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The direct benefit for Crownia Holdings Ltd. (CVE:CNH), which sports a zero-debt capital structure, to include debt in its capital structure is the reduced cost of capital. However, the trade-off is CNH will have to adhere to stricter debt covenants and have less financial flexibility. Zero-debt can alleviate some risk associated with the company meeting debt obligations, but this doesn’t automatically mean CNH has outstanding financial strength. I will take you through a few basic checks to assess the financial health of companies with no debt.
Is CNH growing fast enough to value financial flexibility over lower cost of capital?
Debt funding can be cheaper than issuing new equity due to lower interest cost on debt. Though, the trade-offs are that lenders require stricter capital management requirements, in addition to having a higher claim on company assets relative to shareholders. CNH’s absence of debt on its balance sheet may be due to lack of access to cheaper capital, or it may simply believe low cost is not worth sacrificing financial flexibility. However, choosing flexibility over capital returns is logical only if it’s a high-growth company. CNH delivered a negative revenue growth of -96%. While its negative growth hardly justifies opting for zero-debt, if the decline sustains, it may find it hard to raise debt at an acceptable cost.
Does CNH’s liquid assets cover its short-term commitments?
Since Crownia Holdings doesn’t have any debt on its balance sheet, it doesn’t have any solvency issues, which is a term used to describe the company’s ability to meet its long-term obligations. However, another measure of financial health is its short-term obligations, which is known as liquidity. These include payments to suppliers, employees and other stakeholders. At the current liabilities level of US$502k, the company has been able to meet these obligations given the level of current assets of US$1.1m, with a current ratio of 2.24x. Usually, for Trade Distributors companies, this is a suitable ratio as there’s enough of a cash buffer without holding too much capital in low return investments.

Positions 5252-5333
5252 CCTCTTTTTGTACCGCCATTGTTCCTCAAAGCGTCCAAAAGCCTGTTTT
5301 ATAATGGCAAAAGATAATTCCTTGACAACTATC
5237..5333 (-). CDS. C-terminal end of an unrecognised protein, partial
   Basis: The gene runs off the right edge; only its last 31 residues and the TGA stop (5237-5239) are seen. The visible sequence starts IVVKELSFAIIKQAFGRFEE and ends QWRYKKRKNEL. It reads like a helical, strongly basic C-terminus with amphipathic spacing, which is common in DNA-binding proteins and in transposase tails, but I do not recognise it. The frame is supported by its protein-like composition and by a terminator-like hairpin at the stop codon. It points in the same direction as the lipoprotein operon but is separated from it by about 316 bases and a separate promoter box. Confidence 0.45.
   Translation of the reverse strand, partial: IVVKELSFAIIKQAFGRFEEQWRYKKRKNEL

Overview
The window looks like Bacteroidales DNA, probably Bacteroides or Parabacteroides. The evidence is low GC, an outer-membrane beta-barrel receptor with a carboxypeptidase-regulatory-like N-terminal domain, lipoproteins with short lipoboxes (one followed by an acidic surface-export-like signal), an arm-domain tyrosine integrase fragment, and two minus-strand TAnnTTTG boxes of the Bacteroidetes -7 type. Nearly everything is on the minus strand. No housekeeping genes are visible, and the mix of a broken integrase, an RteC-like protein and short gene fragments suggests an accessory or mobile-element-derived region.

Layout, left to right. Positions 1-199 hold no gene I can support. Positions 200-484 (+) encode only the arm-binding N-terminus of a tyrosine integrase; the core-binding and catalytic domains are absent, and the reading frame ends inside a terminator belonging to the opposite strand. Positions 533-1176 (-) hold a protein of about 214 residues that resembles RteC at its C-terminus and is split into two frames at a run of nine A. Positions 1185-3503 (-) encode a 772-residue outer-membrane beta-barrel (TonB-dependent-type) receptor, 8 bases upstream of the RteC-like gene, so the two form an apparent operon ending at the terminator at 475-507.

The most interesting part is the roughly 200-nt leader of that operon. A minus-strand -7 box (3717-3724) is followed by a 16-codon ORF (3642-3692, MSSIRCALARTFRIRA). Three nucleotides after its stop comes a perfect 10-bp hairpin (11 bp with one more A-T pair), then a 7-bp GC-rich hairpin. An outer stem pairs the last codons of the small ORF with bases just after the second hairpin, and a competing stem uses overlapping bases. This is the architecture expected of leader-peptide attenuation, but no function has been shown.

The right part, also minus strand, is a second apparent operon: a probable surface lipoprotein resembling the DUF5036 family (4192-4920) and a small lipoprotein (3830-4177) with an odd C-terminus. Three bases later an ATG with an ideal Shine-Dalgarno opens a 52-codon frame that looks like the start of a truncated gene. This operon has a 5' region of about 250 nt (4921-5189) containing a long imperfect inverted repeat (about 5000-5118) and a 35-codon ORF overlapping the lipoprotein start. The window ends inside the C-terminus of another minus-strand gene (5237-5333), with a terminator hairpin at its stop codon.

Since CNH is a low-growth stock in terms of its revenues, not having any low-cost debt funding may not be optimal for the business. As shareholders, you should try and determine whether this strategy is justified for CNH, and whether the company needs financial flexibility at this point in time. Keep in mind I haven’t considered other factors such as how CNH has been performing in the past. You should continue to research Crownia Holdings to get a better picture of the stock by looking at:
- Valuation: What is CNH worth today? Is the stock undervalued, even when its growth outlook is factored into its intrinsic value? The intrinsic value infographic in our free research report helps visualize whether CNH is currently mispriced by the market.
- Historical Performance: What has CNH’s returns been like over the past? Go into more detail in the past track record analysis and take a look at the free visual representations of our analysis for more clarity.
- Other High-Performing Stocks: Are there other stocks that provide better prospects with proven track records? Explore our free list of these great stocks here.
To help readers see past the short term volatility of the financial market, we aim to bring you a long-term focused research analysis purely driven by fundamental data. Note that our analysis does not factor in the latest price-sensitive company announcements.
The author is an independent contributor and at the time of publication had no position in the stocks mentioned. For errors that warrant correction please contact the editor at firstname.lastname@example.org.